Court Officials Took Bribes, Authorities Say

Phnom Penh Municipal authorities on Wednesday called for the punishment of four Municipal Court officials—including two judges—accusing them of taking bribes in exchange for the illegal release of six suspected criminals.

In a news conference Wednes­day evening—in which police handed out 20,000 riel [approximately $5] to reporters—Muni­cipal Police Commissioner Heng Pov said that judges Kong Sarith and Ham Mengse and deputy prosecutors Khut Sopheang and Siem Sok Aun could face charges for receiving bribes, corruption and acting as accomplices to a crime.

“Our evidence is overwhelming,” Heng Pov alleged, adding that the victims of criminals illegally released by the Municipal Court should also file complaints against the judges and deputy prosecutors.

While judges and prosecutors are protected from legal prosecution, they can be disciplined by the Supreme Council of Mag­istracy, according to the Consti­tu­tion.

But, Heng Pov said: “Under Article 31 [of the Constitution], everyone is equal in front of the law.”

Municipal police presented to reporters five alleged perpetrators and accomplices to armed robberies—three men, Srei Chan Thoeun, 33, Choeung Thy, 24, and Heng Yuthy, 23, and two women, Yeoun Phary, 22, and Khim Sotha, 19—all of whom had allegedly been illegally freed by the court.

Heng Pov named a sixth suspect, Chheng Vong You, 22, who was not present.

Chheng Vong You had signed a confession, stating that his uncle paid $16,000 to Kong Sarith and Siem Sok Aun for his release on Dec 24, 2003, Heng Pov said.

A statement issued by the Phnom Penh Municipality, and broadcast on national television, earlier Wednesday called for police and military police to re-arrest the six suspects freed by the courts.

Heng Pov, however, said the six had not been re-arrested, but would merely be detained at Municipal Police headquarters for questioning as witnesses in an investigation into the judges and prosecutors.

The police commissioner said that in 2004 more than 200 suspects were illegally released by the Municipal Court. So far in 2005, he said, 50 people have been released illegally.

But asked whether more Mun­icipal Court officials would be in­vestigated, he responded: “We do not know about other judges and prosecutors.”

“The entire court is not wrong, it’s just individuals who are bad,” he added.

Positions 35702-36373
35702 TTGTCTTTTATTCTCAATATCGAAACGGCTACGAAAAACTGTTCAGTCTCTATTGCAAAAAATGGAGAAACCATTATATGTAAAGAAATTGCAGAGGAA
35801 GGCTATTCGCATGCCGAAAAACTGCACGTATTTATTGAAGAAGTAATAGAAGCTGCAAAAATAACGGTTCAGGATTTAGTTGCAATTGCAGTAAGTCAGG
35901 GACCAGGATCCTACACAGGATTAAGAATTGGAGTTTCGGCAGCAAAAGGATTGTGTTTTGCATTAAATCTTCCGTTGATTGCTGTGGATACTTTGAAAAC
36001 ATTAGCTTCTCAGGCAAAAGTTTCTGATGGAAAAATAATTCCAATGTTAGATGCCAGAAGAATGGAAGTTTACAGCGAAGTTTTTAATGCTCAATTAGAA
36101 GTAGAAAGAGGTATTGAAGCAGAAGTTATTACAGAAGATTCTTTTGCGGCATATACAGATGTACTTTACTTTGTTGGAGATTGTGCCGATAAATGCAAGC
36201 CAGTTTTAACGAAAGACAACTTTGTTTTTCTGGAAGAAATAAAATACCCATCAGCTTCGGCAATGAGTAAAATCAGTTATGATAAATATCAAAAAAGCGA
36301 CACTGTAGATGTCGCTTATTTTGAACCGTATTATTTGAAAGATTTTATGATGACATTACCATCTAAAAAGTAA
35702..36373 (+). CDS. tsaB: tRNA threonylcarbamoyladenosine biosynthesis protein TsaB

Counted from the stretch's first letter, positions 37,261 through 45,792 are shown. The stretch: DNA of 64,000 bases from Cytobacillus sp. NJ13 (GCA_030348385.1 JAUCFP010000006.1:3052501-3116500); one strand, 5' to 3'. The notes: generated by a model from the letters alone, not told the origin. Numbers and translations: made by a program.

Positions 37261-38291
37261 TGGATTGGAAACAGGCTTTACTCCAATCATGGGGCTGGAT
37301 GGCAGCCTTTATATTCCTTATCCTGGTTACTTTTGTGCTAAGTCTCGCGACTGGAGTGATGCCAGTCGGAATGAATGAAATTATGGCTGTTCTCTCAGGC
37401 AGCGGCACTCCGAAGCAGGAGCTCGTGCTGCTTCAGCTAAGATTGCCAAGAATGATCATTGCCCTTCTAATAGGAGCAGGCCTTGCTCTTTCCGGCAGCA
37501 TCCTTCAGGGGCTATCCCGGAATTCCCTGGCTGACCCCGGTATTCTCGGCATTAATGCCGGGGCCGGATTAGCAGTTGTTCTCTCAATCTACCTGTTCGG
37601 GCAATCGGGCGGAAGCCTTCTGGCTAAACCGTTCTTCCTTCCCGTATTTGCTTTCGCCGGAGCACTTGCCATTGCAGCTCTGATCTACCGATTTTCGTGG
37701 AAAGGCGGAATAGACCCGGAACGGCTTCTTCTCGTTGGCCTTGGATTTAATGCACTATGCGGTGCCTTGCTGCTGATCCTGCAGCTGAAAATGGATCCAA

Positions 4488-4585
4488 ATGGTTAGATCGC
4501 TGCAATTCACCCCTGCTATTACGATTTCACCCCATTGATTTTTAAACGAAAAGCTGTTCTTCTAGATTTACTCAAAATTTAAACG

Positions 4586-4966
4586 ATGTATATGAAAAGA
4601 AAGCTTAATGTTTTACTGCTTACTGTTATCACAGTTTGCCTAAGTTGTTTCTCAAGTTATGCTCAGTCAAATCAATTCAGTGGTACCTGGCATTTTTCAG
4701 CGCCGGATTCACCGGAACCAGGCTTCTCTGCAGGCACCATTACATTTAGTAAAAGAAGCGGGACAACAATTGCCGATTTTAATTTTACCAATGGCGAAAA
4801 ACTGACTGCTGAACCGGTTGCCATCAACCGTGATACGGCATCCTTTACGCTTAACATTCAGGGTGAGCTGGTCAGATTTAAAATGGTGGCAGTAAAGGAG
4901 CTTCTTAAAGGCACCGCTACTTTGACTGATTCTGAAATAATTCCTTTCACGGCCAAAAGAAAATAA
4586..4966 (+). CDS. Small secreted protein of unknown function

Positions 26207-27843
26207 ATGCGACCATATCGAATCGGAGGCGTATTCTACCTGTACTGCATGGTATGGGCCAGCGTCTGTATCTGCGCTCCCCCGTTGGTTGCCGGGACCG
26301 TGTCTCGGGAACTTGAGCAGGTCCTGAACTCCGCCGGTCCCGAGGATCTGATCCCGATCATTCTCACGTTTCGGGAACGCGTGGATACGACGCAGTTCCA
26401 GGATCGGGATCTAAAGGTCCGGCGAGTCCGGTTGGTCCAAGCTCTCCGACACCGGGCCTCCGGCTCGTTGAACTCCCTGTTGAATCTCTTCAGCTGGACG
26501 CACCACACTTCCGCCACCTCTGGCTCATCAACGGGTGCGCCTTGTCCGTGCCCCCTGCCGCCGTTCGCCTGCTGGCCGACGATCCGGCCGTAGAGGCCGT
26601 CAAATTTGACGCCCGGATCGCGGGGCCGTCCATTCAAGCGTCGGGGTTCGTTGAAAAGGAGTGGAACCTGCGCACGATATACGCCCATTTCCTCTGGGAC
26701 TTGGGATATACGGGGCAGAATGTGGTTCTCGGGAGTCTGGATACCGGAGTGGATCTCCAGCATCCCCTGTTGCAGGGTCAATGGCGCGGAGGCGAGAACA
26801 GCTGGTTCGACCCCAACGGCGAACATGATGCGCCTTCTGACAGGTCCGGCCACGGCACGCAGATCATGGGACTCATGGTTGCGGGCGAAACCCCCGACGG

The large number of reported illegal releases by the court prompted Prime Minister Hun Sen to order a probe, Heng Pov said.

“Prime Minister Hun Sen was completely shocked and felt pity toward the victims’ families when the suspects were released illegally. So he contacted the Supreme Council of Magistracy, the Min­istry of Justice and the Phnom Penh Court to re-examine the re­port of illegal releases,” Heng Pov said.

Minister of Justice Ang Vong Vattana confirmed Wednesday that he received Hun Sen’s order.

Though a member of the Su­preme Council of Magistracy, Ang Vong Vattana declined to speculate about the possible punishment the judges and prosecutors would receive.

“Just wait and see. It depends on the disciplinary council of the Supreme Council of Magistracy to consider this matter,” he said. Punishment, he said “depends on the severity of their mistakes.”

Ang Vong Vattana added that the six suspected perpetrators and accomplices to armed robberies should be re-charged for their alleged crimes.

“If they are not charged for the same case, they should be charged with another crime,” he said.

Contacted by phone late Wednesday, Siem Sok Aun de­nied the charges of bribery and defended the release of the suspects.

As a trial prosecutor, he said, he is not responsible for charging the suspects.

In addition, all of his actions are overseen by the court’s chief prosecutor, Ouk Savouth.

“When I release the suspects, the chief prosecutor knows it,” Siem Sok Aun said. “[Ouk Sav­outh] ought to appeal to the Ap­peals Court if he [believes] that the release was not in accordance with the law. Why did he not appeal?”

He added that he did not re­ceive any of the $16,000 from suspect Chheng Vong You’s uncle, as Heng Pov alleged.

“This is defamatory,” Siem Sok Aun said. “I have never, ever received a large amount of money like this. If I took it, I would no longer be driving an old car. I would have traded it in for a good, new car a long time ago.”


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